You live in Mexico City.
It’s a week before Christmas.
Walking up to the line for the check out, you have a card full of stuff.
A lot of groceries, some hard liquor and whatever else.
Standing in line, you start to get annoyed at the Mexican boomers in front of you taking their sweet ass time to pay for their shit and leave.
“Typical Mexicans. Give them a machine to pay and they take centuries to get the job done” you think in your typical American arrogance.
Finally, it’s your turn.
Not being a typical Mexican, you were conscious that there are people behind you who have to wait also and you decided to have your shit ready to be scanned before the person in front of you was done.
The lady by the cash register seemingly presses a button or two on her screen and asks you “tarjeta de puntos?”
If you’re a typical gringo with no Spanish, you might go “HUH? WHAT? SI SI!”
Then, having not understood what you said yes to, you get asked for the info on your “tarjeta de puntos” card that doesn’t actually exist.
Silly gringo – you can’t just say SI SI to anything you don’t understand.
The lady behind the cash register is confused.
But, assuming you are in a touristy area, she might be used to this already.
Then she dishes out her best broken English to convey what she wanted to say originally in Spanish.
You understand what she meant to ask now.
Feeling like a silly gringo who is a little bit embarrassed from the miscommunication, you laugh it off.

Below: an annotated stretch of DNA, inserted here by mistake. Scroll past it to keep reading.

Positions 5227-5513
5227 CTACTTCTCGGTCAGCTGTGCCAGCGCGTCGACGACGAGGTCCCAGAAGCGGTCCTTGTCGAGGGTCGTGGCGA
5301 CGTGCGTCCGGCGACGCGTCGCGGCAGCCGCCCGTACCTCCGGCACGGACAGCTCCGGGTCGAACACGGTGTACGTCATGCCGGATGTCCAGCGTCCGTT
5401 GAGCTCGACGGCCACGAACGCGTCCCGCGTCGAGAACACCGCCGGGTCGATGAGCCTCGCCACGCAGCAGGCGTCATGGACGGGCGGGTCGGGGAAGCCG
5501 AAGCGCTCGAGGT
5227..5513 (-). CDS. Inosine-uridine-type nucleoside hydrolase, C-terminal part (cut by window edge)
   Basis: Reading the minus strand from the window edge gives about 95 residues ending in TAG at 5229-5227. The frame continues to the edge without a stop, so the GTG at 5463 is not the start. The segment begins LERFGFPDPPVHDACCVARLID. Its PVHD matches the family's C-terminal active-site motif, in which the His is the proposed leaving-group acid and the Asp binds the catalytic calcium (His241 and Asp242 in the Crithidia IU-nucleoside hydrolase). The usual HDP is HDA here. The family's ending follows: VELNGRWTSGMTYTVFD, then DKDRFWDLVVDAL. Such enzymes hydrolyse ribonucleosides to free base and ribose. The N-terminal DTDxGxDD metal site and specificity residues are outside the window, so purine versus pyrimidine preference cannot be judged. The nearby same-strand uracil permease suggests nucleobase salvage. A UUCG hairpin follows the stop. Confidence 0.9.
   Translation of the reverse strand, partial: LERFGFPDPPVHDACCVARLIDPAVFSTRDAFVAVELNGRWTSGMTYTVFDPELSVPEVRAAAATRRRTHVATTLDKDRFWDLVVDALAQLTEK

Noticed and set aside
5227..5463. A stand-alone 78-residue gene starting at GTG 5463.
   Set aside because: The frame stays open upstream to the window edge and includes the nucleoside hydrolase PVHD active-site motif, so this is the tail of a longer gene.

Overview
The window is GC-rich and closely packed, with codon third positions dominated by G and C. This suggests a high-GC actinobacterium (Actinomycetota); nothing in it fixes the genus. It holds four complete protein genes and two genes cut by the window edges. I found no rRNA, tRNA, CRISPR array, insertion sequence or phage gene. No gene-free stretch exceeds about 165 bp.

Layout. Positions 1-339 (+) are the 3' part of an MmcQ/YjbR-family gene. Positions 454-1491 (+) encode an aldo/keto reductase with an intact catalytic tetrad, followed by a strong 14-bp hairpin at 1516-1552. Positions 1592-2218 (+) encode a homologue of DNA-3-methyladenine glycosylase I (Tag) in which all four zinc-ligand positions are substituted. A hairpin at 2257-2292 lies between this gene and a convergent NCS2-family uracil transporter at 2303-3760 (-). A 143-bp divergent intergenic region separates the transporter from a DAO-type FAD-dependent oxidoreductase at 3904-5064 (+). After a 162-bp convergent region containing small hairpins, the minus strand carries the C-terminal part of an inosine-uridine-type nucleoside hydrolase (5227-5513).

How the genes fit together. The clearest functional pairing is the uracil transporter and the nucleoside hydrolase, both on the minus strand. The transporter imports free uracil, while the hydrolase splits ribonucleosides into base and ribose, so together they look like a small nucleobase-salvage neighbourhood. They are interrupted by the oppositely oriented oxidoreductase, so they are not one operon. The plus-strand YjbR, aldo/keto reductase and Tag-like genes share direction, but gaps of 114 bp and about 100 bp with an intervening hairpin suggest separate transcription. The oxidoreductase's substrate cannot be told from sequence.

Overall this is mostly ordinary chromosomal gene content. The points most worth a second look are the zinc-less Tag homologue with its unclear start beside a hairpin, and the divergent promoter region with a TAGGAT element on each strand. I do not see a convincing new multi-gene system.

Life goes on.
Then everything is rung up.
A total of 1,900 pesos.
Or roughly 95 bucks.
“Tarjeta o efectivo?” she asks.
You wet your pants.
“ay uhhh SI SI!” you say half confidently before handing her a 500 peso bill.
She reluctantly takes the 500 peso bill knowing she isn’t supposed to take too many and will likely have to give her manager a blowjob to calm down any annoyances he might have accepting such a large bill despite being a million dollar business she works at.
Soon enough, you get your change anyhow.
Everything in your cart.
And an older man who is skin to the bones standing in front of you.
He gives you a quick look before looking back down to the next wave of items coming his way to pack.
Someone who could easily pass for 80 years old.
Someone who looks lik they haven’t had a large warm meal in a few months since the last time the grandkids remembered that they’re still alive.
And, assuming you are new to town, maybe don’t know that they aren’t necessarily being paid very much if at all.
You walk away.
Take your groceries back home.
And life goes on for you.
But, for that individual, maybe has to eat a more humble meal that night.
Tip the Grocery Workers
I use a little bit of exaggeration in my story telling when I’m drunk enough.
Like I am now.
Still, the point is obvious, isn’t it?
Tip the grocery workers.
In Mexico, you have these older folks who literally look like they should be retired working at Walmart, Soriana and other supermarkets putting your stuff away in the cart as you pay.
While the US has plenty of its own poverty, you still have moments down here in Mexico that pull the heart strings a little bit.
While I’m not trying to be an ass looking down on the old folks who help out at the grocery stores, I do look at them in a similar fashion.